• How can others help move the needle on the topic of Women in Sports? How can others be better allies in the conversation? Summarized Collective Answer: There’s many ways, one way is to just, listen. Don’t speak, don’t just hear, but listen and be intentional and present when listening. Make room for women at the table and when you do give women the microphone. It’s one thing to be sitting at the table, but more importantly, it’s giving a voice to women at the table

Day 2

Exclusive Interview with The Tampa Bay Rays’ Stephen Thomas: Interviewer- John Deffee, SDLT.

  • What are some of the things the Rays are doing to make sure they’re represented as an inclusive organization? The Tampa Bay Rays are committed to creating an authentic experience for all disenfranchised communities, with the campaign foundation of “Baseball is for All.” The Rays have created a year-round program that includes hanging banners such as the Black Lives Matter flag and a Progressive flag themed “Baseball is for Everyone” Banner in right field.
  • Can you tell us what some of the challenges and successes have been when hosting a pride night? Throughout the last 17 years the Rays have had a pride game celebrating the LGBTQ+ community, some of the successes we’ve had include giving the players the option to support the community by wearing the Pride Logo on their uniforms, but the conversation surrounding the topic of wearing a Pride Cap or having logo placement was built on the basis that they aren’t doing it for any other reason than that it is what is RIGHT.
  • There’s a lot of conversation around organizations talking the talk but not walking the walk. What have the Rays been doing to make sure that they’re walking the walk when it comes to LGBTQ+ inclusion? Throughout the years, the Rays have created a welcoming environment to the LGBTQ+ community but we also want to make sure that we’re authentic in doing so, we’ve been able to accomplish this through activations, partnerships with LGBTQ+ Owned Businesses, and supporting various foundations. Most notably in 2016, following the Pulse Night Club shooting the Rays raised over $300,000 for victims of the tragedy.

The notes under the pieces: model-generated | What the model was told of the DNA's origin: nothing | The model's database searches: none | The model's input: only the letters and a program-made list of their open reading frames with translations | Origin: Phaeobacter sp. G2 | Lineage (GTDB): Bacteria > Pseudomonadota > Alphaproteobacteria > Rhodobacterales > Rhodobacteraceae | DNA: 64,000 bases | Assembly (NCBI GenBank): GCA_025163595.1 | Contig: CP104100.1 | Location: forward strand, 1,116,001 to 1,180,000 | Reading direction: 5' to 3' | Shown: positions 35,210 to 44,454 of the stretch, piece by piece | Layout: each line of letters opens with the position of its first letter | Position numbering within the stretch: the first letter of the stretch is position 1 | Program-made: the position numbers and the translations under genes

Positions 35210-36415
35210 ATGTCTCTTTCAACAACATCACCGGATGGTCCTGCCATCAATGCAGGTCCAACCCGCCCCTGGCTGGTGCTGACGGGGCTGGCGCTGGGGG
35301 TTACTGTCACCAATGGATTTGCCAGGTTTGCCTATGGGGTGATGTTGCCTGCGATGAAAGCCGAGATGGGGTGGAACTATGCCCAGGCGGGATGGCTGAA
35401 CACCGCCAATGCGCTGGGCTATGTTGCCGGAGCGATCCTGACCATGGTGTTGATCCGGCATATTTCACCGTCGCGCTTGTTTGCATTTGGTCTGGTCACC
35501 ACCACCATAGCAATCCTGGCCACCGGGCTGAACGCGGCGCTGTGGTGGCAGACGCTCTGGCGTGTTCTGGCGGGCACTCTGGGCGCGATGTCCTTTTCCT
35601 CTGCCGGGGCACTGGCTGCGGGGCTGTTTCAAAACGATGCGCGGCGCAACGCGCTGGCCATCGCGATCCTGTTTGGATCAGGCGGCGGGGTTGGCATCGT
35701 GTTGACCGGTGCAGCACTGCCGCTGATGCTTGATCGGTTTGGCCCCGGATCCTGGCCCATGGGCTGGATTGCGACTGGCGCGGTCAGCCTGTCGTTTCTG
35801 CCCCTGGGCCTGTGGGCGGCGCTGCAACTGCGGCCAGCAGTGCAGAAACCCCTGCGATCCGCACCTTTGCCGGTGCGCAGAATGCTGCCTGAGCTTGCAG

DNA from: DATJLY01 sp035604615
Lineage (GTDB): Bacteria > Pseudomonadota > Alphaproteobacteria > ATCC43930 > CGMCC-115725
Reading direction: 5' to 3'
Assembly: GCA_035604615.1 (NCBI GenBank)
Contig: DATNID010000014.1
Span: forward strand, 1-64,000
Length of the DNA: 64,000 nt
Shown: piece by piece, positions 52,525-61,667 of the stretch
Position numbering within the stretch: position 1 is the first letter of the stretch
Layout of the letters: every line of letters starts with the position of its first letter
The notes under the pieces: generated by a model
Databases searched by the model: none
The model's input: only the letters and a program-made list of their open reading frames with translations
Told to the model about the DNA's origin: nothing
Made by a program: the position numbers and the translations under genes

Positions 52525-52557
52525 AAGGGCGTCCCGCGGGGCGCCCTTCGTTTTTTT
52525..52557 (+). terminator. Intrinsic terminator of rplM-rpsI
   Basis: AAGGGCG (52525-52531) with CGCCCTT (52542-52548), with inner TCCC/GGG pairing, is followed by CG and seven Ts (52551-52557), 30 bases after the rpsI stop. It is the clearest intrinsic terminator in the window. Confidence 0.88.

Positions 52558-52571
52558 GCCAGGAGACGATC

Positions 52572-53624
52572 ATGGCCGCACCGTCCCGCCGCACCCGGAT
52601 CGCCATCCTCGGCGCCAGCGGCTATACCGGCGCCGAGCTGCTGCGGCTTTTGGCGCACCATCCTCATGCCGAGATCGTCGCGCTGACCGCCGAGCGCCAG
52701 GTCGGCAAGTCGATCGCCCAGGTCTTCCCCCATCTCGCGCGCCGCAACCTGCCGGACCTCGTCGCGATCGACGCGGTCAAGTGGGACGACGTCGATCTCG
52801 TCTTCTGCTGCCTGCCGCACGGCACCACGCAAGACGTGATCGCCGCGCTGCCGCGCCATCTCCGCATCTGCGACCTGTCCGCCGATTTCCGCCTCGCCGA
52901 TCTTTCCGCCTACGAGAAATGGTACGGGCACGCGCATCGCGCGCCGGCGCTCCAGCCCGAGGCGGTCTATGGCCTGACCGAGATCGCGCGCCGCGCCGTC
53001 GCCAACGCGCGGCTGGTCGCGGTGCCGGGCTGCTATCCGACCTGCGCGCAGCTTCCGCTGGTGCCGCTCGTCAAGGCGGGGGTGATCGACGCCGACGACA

Creating Transformational Change- Joshua Magallanes, SDLT.

  • What do we do when we set up time for reflection on dynamic change and cultural change to provide a seat for everyone at the table? Can’t we do more? We really need to move into an abolitionist approach to achieve an “everyone wins” mentality. Freedom is a constant invitation to struggle and fight… but we can persevere, survive, and thrive!!! When we ALL matter!!!
  • Here are a few takeaways and reflection questions to think about:
    • What is at least one action step that you can take to honor the ways in which you lead as an abolitionist in your work?
    • What is at least one action step that you can take to honor and elevate service delivery those you serve and journey with?

Key Note- Speaker: Rogelio Capote on “The Power of Intention.”

  • When creating and building partnerships it’s important to make sure that both parties are aligned in their missions, sharing each other’s voice, and equally allowing both organizations to be represented at the table. Being intentional with your ask and being open to a transparent conversation about what your partnership looks like not only internally but externally.
  • CAN Community Health’s June Pride Month Program- Don’t hate, celebrate and educate.
  • Managing a diverse, inclusive, and equitable brand is NOT a TREND but an enduring RESPONSIBILITY. A DEI Brand can better align with changing sociocultural norms, markets labor pools, it can bridge gaps in storytelling, and address inaccurate representations.
  • When we focus on the individual, we seize attention, build love, inspire dreams, create connection, respect, recognize individuals, and build confidence.

Awards and Honors

2023 Tampa Bay Rays Pride Night Game, June 10th, 2023 4:10 p.m EST

  • Final: Texas Rangers- 8 Tampa Bay Rays- 4